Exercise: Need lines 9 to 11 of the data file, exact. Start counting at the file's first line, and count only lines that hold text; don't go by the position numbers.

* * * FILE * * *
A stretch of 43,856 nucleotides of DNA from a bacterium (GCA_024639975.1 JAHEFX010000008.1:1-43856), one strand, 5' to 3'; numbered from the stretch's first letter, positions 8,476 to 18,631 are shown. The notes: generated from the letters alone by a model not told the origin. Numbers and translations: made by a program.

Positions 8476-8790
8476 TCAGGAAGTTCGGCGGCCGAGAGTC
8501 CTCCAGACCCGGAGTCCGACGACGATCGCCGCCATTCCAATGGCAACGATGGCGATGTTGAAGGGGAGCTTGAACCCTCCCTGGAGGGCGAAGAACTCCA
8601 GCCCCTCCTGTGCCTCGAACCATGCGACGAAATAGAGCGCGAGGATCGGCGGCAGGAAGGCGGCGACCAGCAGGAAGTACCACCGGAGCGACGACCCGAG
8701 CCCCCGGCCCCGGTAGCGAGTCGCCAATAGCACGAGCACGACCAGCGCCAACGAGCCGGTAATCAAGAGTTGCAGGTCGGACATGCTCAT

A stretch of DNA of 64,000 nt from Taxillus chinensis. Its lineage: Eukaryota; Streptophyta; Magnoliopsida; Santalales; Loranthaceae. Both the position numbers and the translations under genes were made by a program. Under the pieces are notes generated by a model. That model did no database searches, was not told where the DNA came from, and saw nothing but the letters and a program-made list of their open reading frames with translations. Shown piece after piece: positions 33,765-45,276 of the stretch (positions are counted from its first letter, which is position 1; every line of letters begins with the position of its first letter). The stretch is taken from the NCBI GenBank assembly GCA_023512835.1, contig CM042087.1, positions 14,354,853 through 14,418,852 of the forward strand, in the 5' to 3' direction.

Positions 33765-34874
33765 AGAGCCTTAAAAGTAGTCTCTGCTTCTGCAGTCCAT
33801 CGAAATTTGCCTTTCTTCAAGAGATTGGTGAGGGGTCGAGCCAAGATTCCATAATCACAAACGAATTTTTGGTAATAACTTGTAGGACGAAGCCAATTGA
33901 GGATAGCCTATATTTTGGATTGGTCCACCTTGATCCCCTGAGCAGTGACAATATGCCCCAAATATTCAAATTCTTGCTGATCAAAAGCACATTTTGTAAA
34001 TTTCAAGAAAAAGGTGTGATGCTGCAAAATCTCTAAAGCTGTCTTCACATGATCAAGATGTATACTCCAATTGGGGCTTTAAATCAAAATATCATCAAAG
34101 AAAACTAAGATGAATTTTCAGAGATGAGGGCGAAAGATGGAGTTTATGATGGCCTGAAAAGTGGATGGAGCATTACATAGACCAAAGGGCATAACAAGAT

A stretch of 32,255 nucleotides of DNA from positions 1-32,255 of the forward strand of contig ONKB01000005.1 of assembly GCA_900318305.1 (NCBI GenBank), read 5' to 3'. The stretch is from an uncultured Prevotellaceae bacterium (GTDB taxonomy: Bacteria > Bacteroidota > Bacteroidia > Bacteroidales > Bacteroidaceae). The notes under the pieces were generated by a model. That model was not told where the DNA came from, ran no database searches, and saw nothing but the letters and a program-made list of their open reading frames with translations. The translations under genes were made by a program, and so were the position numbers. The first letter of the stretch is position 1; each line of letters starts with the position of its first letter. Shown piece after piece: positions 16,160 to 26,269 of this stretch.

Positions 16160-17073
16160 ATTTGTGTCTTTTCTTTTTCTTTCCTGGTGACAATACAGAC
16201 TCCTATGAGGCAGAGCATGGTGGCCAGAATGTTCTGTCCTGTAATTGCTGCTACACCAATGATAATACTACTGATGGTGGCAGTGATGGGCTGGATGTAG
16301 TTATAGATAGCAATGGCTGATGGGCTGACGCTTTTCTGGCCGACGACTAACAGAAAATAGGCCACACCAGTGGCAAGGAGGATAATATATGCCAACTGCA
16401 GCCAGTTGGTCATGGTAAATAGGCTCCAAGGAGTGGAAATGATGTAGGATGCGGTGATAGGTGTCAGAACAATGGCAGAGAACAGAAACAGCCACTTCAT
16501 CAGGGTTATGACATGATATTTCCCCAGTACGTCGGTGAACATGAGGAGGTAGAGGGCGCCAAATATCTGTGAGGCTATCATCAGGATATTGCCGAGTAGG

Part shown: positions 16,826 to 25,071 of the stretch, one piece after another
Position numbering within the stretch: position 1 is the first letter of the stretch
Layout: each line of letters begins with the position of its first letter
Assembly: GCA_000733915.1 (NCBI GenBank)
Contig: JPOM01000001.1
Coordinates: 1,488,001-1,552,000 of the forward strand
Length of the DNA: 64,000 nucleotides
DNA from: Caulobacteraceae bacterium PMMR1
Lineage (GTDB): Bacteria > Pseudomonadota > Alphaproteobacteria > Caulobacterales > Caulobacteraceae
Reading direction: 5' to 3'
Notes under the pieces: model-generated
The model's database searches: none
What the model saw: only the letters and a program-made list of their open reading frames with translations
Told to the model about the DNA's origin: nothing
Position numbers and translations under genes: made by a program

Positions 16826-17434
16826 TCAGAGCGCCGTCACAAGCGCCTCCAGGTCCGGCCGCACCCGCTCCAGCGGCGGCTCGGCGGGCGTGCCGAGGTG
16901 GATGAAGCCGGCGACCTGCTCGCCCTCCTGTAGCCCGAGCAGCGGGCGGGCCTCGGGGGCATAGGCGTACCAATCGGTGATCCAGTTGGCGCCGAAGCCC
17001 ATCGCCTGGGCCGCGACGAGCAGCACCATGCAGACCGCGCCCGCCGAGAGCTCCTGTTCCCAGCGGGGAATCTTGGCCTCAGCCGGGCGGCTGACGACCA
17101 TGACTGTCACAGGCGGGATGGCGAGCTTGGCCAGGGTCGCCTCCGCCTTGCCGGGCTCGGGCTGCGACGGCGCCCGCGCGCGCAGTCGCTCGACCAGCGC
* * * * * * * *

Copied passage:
33765 AGAGCCTTAAAAGTAGTCTCTGCTTCTGCAGTCCAT
33801 CGAAATTTGCCTTTCTTCAAGAGATTGGTGAGGGGTCGAGCCAAGATTCCATAATCACAAACGAATTTTTGGTAATAACTTGTAGGACGAAGCCAATTGA
33901 GGATAGCCTATATTTTGGATTGGTCCACCTTGATCCCCTGAGCAGTGACAATATGCCCCAAATATTCAAATTCTTGCTGATCAAAAGCACATTTTGTAAA